A hospital or medical facility can be held liable for the negligent or harmful acts of employees in many cases, because employees serve as agents of the hospital. Just as the individual practitioner has a duty to comply with the standard of care, so does the hospital. It is the duty of the hospital to use reasonable care in providing patients with the care, attention, and protection reasonably required by their mental and physical condition. The amount of caution, attention, and protection that a patient requires depends upon his or her condition and needs, and the hospital's conduct in meeting the patient's needs is measured against community standards.
There are several circumstances under which a hospital can be held liable for damages in a medical malpractice suit. Patient injuries and/or illnesses can be linked to a hospital's failure to properly review the credentials of a physician, for instance. It can also be proven that a hospital failed to remove or restrict an impaired physician. Hospitals are obligated to enforce the mandates of the Joint Commission on Hospital Accreditation and other licensing/accrediting bodies, and account for any limitations to hospital facilities. Failing to identify limitations in services and provide patients with appropriate alternative facilities can be grounds for medical malpractice claims.
Medical Product Liability
Hospital facilities are required to conduct and maintain exhaustive inspection and testing programs for medical products. For instance, medical facilities must have backup systems in place in the event that a medical or surgical device fails. Beyond that, hospitals are responsible for the maintenance of and training on medical devices.
Elder Abuse and Dependent Adult Civil Protection
The Welfare and Institutions Code extends special protections to dependent adults and individuals ages 65 and older, providing for civil actions relating to elder abuse. A dependent adult may be anyone between the ages of 18 and 65, who has mental and/or physical limitations that restrict his or her ability to carry out normal activities or protect his or her own rights. Beyond that, the term “dependent adult” can also refer to individuals between the ages of 18 and 65 who are admitted to certain facilities as in-patient.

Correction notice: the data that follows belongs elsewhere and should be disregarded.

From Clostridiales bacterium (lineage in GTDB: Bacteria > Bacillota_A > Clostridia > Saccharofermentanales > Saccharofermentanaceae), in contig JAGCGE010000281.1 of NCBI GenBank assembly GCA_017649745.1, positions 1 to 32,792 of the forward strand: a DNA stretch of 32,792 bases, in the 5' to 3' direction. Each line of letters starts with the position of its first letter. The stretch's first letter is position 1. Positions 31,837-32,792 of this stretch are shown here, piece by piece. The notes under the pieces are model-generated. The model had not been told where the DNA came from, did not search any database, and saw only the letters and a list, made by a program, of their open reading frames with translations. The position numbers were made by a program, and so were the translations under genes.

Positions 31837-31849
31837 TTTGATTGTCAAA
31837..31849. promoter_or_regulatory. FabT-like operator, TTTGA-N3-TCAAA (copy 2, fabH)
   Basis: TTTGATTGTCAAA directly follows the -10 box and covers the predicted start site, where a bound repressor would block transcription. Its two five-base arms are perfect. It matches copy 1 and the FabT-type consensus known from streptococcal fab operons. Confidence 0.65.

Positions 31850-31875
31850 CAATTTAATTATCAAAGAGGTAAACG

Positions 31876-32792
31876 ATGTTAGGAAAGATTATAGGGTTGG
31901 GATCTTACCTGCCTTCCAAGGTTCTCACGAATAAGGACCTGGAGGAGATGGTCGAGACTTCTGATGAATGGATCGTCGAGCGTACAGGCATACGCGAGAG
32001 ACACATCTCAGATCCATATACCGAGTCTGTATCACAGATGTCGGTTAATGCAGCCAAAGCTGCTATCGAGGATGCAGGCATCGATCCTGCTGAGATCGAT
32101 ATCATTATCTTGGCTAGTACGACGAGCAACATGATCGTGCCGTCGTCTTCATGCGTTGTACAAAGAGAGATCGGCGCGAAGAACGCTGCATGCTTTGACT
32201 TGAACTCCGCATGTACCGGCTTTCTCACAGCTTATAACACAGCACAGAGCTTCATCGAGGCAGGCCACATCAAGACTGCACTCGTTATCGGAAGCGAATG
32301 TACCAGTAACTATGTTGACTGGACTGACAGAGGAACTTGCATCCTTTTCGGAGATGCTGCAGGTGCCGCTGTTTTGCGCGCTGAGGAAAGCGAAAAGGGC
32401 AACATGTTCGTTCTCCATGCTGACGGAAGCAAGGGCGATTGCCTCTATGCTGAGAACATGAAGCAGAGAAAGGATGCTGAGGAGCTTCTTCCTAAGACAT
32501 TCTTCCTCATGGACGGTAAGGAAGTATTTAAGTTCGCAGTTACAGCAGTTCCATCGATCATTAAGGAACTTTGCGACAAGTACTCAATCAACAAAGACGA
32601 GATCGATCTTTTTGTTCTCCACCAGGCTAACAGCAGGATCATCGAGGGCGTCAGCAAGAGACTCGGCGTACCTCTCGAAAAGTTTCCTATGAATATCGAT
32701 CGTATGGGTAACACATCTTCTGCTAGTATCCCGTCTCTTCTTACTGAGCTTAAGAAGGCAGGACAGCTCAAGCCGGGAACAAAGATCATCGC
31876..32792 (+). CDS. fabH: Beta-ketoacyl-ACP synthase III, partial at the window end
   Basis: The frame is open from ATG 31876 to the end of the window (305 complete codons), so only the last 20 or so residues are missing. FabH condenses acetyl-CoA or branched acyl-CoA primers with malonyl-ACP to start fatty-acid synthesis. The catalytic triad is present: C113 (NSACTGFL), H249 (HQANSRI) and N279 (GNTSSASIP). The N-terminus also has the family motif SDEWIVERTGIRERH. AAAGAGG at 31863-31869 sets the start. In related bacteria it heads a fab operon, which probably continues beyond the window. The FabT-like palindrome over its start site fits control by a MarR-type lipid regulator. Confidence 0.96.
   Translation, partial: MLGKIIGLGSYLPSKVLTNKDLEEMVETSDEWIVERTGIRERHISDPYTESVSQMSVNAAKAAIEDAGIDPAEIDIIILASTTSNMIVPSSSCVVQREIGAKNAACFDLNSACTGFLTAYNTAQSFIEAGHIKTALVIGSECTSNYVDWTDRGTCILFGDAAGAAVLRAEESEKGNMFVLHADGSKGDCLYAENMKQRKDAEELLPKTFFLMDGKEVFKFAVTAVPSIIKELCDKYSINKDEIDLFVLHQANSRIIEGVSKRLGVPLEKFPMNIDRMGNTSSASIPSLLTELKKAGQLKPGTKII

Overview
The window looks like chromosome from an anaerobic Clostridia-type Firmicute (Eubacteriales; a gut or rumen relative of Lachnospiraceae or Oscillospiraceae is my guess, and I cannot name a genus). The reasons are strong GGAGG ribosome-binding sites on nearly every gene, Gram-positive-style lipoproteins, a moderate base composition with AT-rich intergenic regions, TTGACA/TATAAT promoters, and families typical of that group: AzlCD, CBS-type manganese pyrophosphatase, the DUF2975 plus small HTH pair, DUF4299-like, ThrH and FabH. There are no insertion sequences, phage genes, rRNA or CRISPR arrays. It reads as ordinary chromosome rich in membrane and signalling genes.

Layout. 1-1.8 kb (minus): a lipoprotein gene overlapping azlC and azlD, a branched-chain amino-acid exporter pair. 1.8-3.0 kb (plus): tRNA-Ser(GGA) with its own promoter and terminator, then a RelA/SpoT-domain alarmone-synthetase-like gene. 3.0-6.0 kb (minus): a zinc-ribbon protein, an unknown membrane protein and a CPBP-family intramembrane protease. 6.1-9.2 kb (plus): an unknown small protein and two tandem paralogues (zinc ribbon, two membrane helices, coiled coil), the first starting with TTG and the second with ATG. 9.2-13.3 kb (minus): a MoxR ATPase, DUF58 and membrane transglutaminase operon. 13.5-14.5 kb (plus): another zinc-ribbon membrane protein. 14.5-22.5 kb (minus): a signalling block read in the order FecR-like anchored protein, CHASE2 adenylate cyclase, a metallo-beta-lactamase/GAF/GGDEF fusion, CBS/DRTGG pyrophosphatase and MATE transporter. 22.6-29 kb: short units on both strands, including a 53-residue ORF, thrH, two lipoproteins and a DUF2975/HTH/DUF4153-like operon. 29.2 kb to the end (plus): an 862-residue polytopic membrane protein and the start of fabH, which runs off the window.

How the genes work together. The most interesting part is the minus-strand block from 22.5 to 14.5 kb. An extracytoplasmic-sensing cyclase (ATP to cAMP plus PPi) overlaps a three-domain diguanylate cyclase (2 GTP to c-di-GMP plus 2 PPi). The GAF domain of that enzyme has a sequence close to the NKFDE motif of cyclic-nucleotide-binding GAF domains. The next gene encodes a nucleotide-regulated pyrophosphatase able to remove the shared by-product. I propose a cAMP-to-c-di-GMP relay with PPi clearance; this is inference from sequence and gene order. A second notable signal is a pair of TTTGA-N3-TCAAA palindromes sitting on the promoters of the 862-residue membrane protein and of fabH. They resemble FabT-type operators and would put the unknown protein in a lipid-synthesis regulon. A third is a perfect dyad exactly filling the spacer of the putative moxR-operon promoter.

Elder abuse and dependent adult abuse can take many forms, including neglect, physical assault, and fiduciary abuse. While neglect and physical assault compromise the victim's physical safety, health, and well-being, fiduciary abuse relate to the financial exploitation of a vulnerable individual by a caregiver or guardian.
The Importance of Medical Records
Perhaps the most important component of any medical malpractice case is the plaintiff's own medical records. In order to illustrate negligence and determine damages in a medical malpractice lawsuit, it is first necessary to review the plaintiff's medical records and determine whether and where avoidable mistakes were made. Physicians not involved in the case are typically enlisted to review patient medical records and serve as expert witnesses for the plaintiff. The plaintiff's medical records are also a key tool in identifying whether and how the standard of care was compromised by the medical provider in question.